Defending Evaluated Prices

Terry Flanagan

Evaluated pricing is at the core of fair-value measurement, so it’s critical that the evaluated prices can be defended, according to Jayme Fagas, global head of valuations and transparency services at Thomson Reuters.

“Whether it is for IFRS 13, FRS 102, or numerous other regulations, defending that evaluated price is really what’s needed,” Fagas said in a webcast. “Access to market observable inputs allows one to defend a price.”

Data vendors often provide a“prepackaged measurement, such as a liquidity score or confidence score. “While that’s good, it may not be enough because you’ve got this measurement, but if you don’t know how that measurement was derived, how good is the measurement?” Fagas said. “It would be a combination of that measurement plus all of the market observable inputs that really make for a full package.”

Evaluators have to feel comfortable about the “market color,” for the most part market data, plus other market color sources that they get every day. “It is in fact that market color that allows the evaluator to derive a price,” Fagas said. “So feeling comfortable about that is critical and then conveying that confidence to the client is equally as important. So it’s the evaluator’s interface with the client plus access to the data that allows everybody to be quite happy about an evaluated price.”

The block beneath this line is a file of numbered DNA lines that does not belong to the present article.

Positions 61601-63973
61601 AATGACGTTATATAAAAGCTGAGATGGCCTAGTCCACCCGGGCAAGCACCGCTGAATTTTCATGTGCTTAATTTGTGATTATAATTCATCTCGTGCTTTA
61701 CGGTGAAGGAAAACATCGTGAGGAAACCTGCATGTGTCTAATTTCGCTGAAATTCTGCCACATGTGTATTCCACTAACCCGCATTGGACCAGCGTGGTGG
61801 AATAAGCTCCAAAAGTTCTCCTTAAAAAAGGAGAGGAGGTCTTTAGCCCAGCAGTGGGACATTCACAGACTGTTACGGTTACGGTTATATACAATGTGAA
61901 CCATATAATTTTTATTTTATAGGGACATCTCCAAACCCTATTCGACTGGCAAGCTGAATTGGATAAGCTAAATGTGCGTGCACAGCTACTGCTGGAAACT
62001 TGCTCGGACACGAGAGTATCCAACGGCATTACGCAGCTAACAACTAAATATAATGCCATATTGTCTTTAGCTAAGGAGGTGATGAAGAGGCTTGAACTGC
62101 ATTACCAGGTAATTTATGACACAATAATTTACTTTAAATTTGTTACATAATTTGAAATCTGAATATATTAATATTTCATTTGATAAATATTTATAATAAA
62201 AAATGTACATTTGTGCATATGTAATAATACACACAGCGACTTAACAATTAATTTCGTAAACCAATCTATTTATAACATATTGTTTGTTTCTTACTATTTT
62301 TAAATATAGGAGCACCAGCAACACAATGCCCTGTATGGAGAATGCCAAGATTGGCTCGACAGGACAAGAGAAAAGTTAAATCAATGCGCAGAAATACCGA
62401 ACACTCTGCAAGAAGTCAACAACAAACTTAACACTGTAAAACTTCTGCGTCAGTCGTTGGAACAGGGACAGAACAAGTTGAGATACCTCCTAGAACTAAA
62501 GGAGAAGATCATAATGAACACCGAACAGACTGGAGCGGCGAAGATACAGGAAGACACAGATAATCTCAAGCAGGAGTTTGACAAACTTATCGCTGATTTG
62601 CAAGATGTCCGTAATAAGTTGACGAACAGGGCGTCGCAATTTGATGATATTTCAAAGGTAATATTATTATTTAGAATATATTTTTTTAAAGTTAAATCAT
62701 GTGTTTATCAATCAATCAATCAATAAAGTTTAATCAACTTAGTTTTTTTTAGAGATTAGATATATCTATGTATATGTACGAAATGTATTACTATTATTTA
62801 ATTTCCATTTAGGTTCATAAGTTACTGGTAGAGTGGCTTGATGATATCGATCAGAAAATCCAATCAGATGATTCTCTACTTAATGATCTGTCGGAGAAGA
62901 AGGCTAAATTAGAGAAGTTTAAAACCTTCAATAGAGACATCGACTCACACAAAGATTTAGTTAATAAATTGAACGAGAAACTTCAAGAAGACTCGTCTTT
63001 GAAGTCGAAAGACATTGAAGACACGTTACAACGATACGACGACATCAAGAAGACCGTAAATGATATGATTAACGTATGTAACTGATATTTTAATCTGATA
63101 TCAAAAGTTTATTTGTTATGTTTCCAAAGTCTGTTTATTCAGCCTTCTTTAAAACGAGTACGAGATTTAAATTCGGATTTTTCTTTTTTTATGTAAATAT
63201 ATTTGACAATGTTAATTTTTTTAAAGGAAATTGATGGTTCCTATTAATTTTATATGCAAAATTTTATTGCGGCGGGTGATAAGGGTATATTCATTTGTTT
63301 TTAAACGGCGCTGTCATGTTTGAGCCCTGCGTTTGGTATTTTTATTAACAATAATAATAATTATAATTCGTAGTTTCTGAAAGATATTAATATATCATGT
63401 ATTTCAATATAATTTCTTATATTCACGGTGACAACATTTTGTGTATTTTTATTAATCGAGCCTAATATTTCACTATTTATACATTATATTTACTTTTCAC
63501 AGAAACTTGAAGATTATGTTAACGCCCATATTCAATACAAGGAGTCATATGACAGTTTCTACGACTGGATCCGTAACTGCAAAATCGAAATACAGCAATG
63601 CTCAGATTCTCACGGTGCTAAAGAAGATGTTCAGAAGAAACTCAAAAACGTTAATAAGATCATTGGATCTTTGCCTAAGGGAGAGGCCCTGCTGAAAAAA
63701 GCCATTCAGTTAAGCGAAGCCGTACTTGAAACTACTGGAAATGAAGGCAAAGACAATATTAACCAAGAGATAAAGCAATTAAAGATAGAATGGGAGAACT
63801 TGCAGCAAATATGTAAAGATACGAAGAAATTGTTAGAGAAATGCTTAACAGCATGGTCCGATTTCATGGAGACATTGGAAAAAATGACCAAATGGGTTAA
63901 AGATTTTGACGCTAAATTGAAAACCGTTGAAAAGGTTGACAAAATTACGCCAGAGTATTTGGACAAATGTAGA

Practitioners not only need to assess and manage the quality of the data, but also need to consider how the data will be used.

“It is far more than the data, it’s how we use it,” said Fagas. “So pricing methodology is critical and clear insight into that methodology is very important. That’s what we need to give to our clients–to make the data accessible and to show how we implement that data in the methodology that we use every day to derive prices.”

Another imperative is to ensure that the methodology is being followed every day. “It’s market data, methodology, and then it’s insuring that sound processes and procedures are in place at all times,” said Fagas. “What’s particularly handy is something like a SOC 1 type II certification which in fact insures that processes are being followed and procedures are always the same, and a sound environment is always in place.”

Service Organization Controls (SOC) are a series of accounting standards that measure the control of financial information for a service organization. SOC 1 type II is a report on policies and procedures placed in operation and tests of operating effectiveness for a period of time.

“So when we put all three together—data, methodology, and sound environment–we know our clients can feel comfortable about the price in which they use,” said Fagas.

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